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The Social Origins of Language

By Daniel Dor

Presents a new theoretical framework for the origins of human language and sets key issues in language evolution in their wider context within biological and cultural evolution


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Preposition Placement in English: A Usage-Based Approach

By Thomas Hoffmann

This is the first study that empirically investigates preposition placement across all clause types. The study compares first-language (British English) and second-language (Kenyan English) data and will therefore appeal to readers interested in world Englishes. Over 100 authentic corpus examples are discussed in the text, which will appeal to those who want to see 'real data'


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Free access to several Brill linguistics journals, such as Journal of Jewish Languages, Language Dynamics and Change, and Brill’s Annual of Afroasiatic Languages and Linguistics.


Academic Paper


Title: “We act like girls and we don't act like men”: Ethnicity and local language change in a Philadelphia high school
Author: Suzanne Evans Wagner
Email: click here to access email
Homepage: http://www.msu.edu/~wagnersu
Institution: Michigan State University
Linguistic Field: Sociolinguistics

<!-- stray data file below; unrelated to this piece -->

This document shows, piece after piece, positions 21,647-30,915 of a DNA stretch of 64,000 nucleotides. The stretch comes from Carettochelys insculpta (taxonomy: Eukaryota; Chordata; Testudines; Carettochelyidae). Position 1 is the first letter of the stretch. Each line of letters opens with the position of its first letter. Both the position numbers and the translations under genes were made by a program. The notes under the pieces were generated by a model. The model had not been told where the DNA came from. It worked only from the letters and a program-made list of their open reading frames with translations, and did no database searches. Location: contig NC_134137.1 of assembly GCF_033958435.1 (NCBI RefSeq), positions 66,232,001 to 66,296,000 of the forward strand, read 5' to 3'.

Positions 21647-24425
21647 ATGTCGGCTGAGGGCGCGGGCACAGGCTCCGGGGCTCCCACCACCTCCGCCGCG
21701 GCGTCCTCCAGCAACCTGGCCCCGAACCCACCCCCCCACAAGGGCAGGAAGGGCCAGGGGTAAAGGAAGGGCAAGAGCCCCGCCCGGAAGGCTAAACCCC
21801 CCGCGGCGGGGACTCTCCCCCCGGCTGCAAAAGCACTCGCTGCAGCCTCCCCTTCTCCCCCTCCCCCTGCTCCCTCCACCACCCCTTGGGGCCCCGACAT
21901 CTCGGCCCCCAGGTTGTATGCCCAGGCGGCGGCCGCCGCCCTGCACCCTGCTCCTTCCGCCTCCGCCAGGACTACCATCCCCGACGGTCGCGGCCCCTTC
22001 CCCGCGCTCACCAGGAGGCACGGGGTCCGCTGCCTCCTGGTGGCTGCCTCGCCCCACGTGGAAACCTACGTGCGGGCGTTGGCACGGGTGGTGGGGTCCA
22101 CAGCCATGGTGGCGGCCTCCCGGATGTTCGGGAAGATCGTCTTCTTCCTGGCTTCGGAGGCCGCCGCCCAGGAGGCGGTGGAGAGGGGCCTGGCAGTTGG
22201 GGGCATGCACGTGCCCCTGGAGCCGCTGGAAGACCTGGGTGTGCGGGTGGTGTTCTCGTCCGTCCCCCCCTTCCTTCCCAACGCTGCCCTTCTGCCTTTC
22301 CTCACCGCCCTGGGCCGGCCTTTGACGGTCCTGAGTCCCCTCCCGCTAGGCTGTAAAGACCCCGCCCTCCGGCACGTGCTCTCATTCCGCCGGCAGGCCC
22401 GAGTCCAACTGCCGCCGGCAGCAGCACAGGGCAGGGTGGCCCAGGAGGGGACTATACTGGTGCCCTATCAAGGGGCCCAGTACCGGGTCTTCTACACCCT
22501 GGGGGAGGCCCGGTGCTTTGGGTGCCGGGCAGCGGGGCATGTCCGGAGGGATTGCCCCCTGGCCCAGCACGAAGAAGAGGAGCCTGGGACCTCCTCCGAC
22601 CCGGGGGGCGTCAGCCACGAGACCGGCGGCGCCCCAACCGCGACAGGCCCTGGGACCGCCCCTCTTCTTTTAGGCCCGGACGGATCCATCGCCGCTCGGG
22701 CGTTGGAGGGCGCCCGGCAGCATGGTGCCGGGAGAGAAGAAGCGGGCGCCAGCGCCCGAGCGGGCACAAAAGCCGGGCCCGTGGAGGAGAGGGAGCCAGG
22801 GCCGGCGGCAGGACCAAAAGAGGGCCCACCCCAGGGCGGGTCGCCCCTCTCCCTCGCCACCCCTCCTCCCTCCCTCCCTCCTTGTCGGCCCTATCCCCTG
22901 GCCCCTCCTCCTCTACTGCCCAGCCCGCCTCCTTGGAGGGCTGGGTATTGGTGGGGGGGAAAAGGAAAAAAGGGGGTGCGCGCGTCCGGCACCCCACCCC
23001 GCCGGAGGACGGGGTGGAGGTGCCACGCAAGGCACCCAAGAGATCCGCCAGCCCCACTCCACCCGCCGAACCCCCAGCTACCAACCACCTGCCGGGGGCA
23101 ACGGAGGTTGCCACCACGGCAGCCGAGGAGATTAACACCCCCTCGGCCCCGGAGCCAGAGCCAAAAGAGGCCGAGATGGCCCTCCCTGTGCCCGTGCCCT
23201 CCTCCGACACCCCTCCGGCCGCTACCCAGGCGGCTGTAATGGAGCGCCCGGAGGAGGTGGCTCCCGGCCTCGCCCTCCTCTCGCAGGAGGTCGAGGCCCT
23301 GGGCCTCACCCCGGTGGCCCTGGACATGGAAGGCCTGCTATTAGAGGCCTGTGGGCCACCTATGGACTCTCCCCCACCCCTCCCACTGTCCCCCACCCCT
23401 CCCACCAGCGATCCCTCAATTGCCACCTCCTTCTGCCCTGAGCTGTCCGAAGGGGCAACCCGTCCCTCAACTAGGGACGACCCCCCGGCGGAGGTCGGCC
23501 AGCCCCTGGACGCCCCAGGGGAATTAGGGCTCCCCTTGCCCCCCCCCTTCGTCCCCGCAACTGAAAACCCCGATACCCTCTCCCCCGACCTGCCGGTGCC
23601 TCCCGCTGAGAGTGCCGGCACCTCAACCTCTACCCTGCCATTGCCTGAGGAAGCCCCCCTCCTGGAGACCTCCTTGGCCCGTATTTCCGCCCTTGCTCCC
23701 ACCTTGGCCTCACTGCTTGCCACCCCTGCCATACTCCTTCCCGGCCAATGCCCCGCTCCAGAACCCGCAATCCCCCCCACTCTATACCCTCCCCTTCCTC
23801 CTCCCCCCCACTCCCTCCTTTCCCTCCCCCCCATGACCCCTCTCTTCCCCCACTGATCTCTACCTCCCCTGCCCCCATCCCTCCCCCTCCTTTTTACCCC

Subject Language: English
Abstract: How is ethnicity indexed linguistically in a speech community in which immigrant L2s have typically not been spoken for three or more generations? Drawing on recordings and ethnographic observations of eighteen white high school girls in south Philadelphia, speakers of Irish descent are shown to differentiate themselves from speakers of Italian descent through their use of (ay0), that is, Canadian Raising. (ay0) is an ongoing sound change in Philadelphia and is remarkable for being a rare example of a male-led change. Irish girls exploit more male-like, backed, and raised variants as a resource for indexing their ethnic identity, which is associated locally with stereotypically masculine characteristics such as toughness. The symbolic reflection of ethnic affiliation through this subtle linguistic device makes use of both local and supralocal social meanings. (Ethnicity, adolescence, Philadelphia, Irish, Canadian Raising, gender, sound change, language, and identity)

CUP at LINGUIST

This article appears in Language in Society Vol. 42, Issue 4, which you can read on Cambridge's site or on LINGUIST .



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